On December 3, 2010, I gave a session at the NY State School Music Association Winter Conference in Rochester, NY entitled Teach Music. The Technology Will Follow. The session was about how free or inexpensive entry-level software for Mac (GarageBand) or PC (Mixcraft) can be used to teach music concepts. I ran out of handouts so here’s a .pdf file … Read More
Recent Interviews and Articles that feature me and my work teaching music with technology.
METOS 2010 Session Handout: Recreating the Secondary General Music Classroom for the 21st Century Learner
I was asked via a Twitter post (https://twitter.com/MusicEdTech) to provide some tips on how to boost attendance at community band rehearsals. I suppose these tips would hold true for any community-performing group that relies on volunteers for its organization and even applies to school organizations. If you really think about it, school music ensembles are really made up of volunteers. … Read More
For the second year in a row, one of my student’s has won First Place in the MENC (Music Educators National Conference)/NSBA (National School Board Association) Electronic Music Composition Talent Search in the High School Division. Senior Ricco Burkhardt’s piece Does Murder Sleep was conceived and influence by the Shakespeare quote from Macbeth and was chosen as this year’s winner … Read More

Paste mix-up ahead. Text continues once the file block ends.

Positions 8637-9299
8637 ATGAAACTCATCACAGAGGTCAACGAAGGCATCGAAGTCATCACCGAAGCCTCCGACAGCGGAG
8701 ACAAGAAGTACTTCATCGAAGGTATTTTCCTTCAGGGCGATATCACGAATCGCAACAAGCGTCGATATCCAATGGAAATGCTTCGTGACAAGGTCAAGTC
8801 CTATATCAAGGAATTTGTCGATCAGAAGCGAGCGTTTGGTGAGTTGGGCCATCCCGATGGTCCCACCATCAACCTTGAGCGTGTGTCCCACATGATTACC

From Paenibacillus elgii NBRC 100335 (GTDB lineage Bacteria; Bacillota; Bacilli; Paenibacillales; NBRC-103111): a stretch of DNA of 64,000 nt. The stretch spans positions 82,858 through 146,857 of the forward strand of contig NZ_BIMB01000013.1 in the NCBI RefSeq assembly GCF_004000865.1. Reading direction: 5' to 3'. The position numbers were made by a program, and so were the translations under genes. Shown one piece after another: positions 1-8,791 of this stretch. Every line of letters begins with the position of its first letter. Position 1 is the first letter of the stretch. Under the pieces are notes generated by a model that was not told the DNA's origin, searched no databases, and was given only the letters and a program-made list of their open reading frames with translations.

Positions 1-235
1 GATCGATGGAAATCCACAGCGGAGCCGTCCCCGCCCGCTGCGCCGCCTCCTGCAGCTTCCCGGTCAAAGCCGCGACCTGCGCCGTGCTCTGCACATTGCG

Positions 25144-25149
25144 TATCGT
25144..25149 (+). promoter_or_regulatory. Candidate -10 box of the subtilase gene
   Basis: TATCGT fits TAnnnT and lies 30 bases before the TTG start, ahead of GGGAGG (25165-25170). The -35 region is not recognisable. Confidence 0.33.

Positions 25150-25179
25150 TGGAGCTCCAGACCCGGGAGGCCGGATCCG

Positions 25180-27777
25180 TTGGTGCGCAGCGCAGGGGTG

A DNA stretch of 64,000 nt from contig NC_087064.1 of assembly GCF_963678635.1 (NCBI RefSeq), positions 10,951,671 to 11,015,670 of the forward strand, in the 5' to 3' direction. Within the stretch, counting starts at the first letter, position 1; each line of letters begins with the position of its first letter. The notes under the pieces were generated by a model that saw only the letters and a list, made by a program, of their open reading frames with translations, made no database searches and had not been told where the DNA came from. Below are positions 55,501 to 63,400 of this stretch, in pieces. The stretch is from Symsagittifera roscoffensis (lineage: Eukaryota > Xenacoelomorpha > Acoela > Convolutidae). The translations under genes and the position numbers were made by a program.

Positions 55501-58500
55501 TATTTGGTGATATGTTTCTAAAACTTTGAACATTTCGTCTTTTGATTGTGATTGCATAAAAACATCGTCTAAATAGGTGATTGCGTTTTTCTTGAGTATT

I am very proud to announce that one of my students, Kanki Suzuki, came in First Place in the Electronic Music Composers Competition for High School Students in the Northeast sponsored by Northeastern University’s Music Technology Department. Kanki’s piece was chosen as the top piece in this year’s competition from amongst almost 100 pieces. Kanki is a sophomore at Greenwich High … Read More
Originally published in the Connecticut Music Educators publication CMEA News April, 2010 For the last hundred years or so, K–12 music education in the United States has focused on reaching students with performance-based applied learning in band, orchestra and chorus classes, and in classroom general music. Applied learning in non-performance “general music” classes has been accomplished in the use recorders, ocarinas, harmonicas, … Read More
When classroom chaos can’t be helped or controlled via traditional means, enter the Facebook and Apple’s Remote Desktop.
NPR posted an interesting article and audio clip entitled, “The Loudness Wars: Why Music Sounds Worse”
The Technology Institute for Music Educators (TI:ME) National Conference is at the NJMEA Conference in New Brunswick, NJ February 18 – 20, 2010.